Home >> DIY How To’s: Polishing Your Car for the First Time
Polishing Car

DIY How To’s: Polishing Your Car for the First Time

Home >> DIY How To’s: Polishing Your Car for the First Time

The more you use your vehicle the more it becomes susceptible to scratches, dents and other types of paint defects. This can affect the shine and overall look of your car but it can be easily fixed by polishing it. This type of DIY auto repair may sound like something done by professionals but with the right information in hand, you can do it too. When done correctly, vehicle polishing can eliminate scuffs and rub marks as well as micro marring.

Micro marring is a collection of small scratches in the surface of the paint which are also known as spider webbing and swirl marks. Dust nibs, paint etching and orange peel can all be removed by polishing your car as well as, paint runs and sags. You can also make stubborn spots of paint less visible and bring back the old shine of your vehicle.



Polishing vs Waxing


Although polishing and waxing are done in a similar way, they do not provide the same benefits.Car polishing is done in order to enhance the appeal of your vehicle and for maintenance purposes. Waxing is performed in order to provide the paint with a protective layer against fading and scratches whilst also making the car shiny.

Car polish comes in the form of sprays, creams and liquids whilst wax is basically a type of paint sealant. Wax is usually applied after you polish your car. Polishing is done when you notice scratches, paint spots or rust i.e when issues arise. Waxing is done about every 3 months in order to maintain a protective layer present on the paint.



How to Polish Your Car

Preparation


Before you start to fix auto scratches and nibs you’ll need to give your four-wheeler a good bath. For the best results avoid using dish washing soap or a sponge, instead use a soap made specifically for cars and a microfiber wash mitt. This will help prevent the acceleration of the oxidation process which makes the paint become dull over time.

Wash your car section by section, starting with the roof to prevent water spots after the car has dried. Dry the car using an auto grade microfiber squeegee or cloth. It’s best to wash your car on an overcast day or in a shade away from direct sunlight. Avoid washing your car on grass or dirt to avoid the vehicle sitting in a puddle of water afterwards.

Spray water all over your car before you use the soap in order to loosen and remove debris and dirt that is stuck on the paint. Start washing the wheels first in order to avoid harsh detergent from ruining your car’s paint. This way you will wash it away if some of it lands on the paint when rinsing the wheels.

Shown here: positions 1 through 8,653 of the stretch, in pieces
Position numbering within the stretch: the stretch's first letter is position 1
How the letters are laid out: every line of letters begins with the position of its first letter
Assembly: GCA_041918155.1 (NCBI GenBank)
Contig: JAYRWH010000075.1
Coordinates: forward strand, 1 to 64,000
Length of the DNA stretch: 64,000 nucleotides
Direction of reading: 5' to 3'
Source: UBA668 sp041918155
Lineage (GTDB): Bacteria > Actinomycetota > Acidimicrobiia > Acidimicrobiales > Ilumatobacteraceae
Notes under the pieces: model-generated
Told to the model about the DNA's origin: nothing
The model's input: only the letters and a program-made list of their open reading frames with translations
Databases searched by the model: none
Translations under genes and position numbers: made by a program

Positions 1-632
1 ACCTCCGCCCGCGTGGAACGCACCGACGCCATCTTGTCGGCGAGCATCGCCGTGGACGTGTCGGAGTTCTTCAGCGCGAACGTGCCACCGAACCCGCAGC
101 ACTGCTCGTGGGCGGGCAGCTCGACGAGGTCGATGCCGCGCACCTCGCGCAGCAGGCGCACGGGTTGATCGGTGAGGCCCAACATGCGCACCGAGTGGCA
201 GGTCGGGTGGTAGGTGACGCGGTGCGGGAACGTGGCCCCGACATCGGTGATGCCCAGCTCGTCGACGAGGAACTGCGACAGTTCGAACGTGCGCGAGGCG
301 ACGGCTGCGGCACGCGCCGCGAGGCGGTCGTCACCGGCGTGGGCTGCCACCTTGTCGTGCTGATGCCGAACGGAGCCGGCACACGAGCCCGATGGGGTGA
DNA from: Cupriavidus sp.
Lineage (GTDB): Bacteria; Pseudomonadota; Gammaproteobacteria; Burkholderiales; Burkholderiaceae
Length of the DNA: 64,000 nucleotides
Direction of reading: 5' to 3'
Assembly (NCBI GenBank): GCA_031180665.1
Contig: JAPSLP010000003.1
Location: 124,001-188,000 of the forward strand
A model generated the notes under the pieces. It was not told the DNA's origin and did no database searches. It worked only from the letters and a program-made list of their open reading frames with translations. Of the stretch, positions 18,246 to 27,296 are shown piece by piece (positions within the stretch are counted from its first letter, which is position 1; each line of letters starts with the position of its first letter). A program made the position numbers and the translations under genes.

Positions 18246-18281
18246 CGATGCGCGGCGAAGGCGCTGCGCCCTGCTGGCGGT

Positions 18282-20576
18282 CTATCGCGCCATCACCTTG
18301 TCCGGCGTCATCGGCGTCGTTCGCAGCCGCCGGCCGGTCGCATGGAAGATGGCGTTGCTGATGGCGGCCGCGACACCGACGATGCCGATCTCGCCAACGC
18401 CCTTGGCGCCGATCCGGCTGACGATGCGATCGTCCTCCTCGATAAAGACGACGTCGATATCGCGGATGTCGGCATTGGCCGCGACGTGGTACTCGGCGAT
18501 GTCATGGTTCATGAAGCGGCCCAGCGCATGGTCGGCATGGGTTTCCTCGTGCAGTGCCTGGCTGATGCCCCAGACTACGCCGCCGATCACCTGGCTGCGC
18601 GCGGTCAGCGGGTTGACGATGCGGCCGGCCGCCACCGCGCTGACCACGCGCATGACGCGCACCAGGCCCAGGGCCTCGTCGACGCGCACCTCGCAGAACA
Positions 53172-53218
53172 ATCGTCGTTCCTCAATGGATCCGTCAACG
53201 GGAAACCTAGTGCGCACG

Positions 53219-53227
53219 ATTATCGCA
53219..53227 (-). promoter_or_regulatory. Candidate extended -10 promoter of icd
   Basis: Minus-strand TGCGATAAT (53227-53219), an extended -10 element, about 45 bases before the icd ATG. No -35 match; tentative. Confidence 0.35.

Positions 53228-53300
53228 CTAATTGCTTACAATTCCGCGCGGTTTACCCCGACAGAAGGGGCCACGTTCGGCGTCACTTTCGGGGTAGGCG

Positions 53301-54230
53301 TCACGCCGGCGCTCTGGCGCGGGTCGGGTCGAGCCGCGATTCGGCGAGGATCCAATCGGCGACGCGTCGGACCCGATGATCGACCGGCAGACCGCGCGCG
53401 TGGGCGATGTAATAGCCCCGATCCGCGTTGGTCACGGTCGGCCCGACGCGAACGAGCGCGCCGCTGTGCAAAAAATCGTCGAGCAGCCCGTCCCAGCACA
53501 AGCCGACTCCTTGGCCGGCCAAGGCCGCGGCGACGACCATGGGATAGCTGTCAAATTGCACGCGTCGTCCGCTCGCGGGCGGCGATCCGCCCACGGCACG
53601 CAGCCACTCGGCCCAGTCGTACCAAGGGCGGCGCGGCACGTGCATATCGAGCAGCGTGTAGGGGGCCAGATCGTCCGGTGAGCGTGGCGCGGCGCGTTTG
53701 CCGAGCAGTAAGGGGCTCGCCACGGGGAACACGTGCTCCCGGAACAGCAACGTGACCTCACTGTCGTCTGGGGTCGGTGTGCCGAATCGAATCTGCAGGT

Car wash worker using pressure washer cleaning off the foam of a car.
Adult guy holding a pressure washer removing the foam off a car in a car wash.



By Hand


In case you are not comfortable using a polishing wheel and have a lot of time on your hands then it’s best that you polish your vehicle by hand. This process takes a lot longer than using a polishing wheel. You’ll need a bucket, microfiber towels, some polishing pads and of course, the polish itself. Put a small amount of the car polishing compound on the pad and start applying it in a circular motion.

Keep following the contours of your car and rubbing in the polish until it becomes almost transparent. If needed leave the polish to cure – check the packaging of the compound for this information. You can check whether or not the compound has been cured by running your finger through it once it’s been sitting for the recommended amount of time. If it comes off clean then proceed to the next step, otherwise, it’ll need to cure for longer.

Once you’ve done that, wash your car once again and make sure to get rid of any polishing compound left on it. When you’re done, rinse the car thoroughly and dry it using the microfiber towels – start from the top and slowly make your way down. Drying the car with microfiber towels is not only faster but it also prevents small spots of water being left on the paint.

Worker cleaning car with cloth.
Young guy using protective gloves wiping the car surface outdoors.



Using a Polishing Wheel


The polishing compound should be applied on a wet polishing pad fixed on the wheel. The wheel should always be perpendicular to the surface of the car and you should do one panel at a time. Once you get a glossy shine move on to the next panel and make sure you rinse the pad beforehand to remove the build-up of compound. You need to spread the polish with medium speed and apply constant pressure back and forth the entire surface of the panel.

Since the edge of the pad spins faster it means that there is less polish on it. You should be careful when polishing areas such as mirrors, emblems, washer nozzles and other complex contours since they are polished using only the edge of the pad. Make sure you have other items near your vehicle covered as this process can become quite messy. Also, remember to use a softer pad and polishing compound if you have a dark-colored car and harsher compounds with tougher pads if your car has a lighter color.

Polishing machine brushing a car surface.
Adult guy using protective gloves brushing the surface of a car with a polishing machine.



Applying Wax

After you’ve dried your car thoroughly it’s time to apply a coat of wax. This is done using the pad that comes with the wax. Like polishing, waxing also needs to be done one panel at a time. When waxing your car make sure it is not in direct sunlight and avoid using the same microfiber towel you used for cleaning and polishing your car. After the wax has dried, buff it out using a microfiber cloth the same way you applied the wax.

Rubbing car surface with a pad.
Adult guy holding a pad while applying car wax on a car surface doing circular motion.

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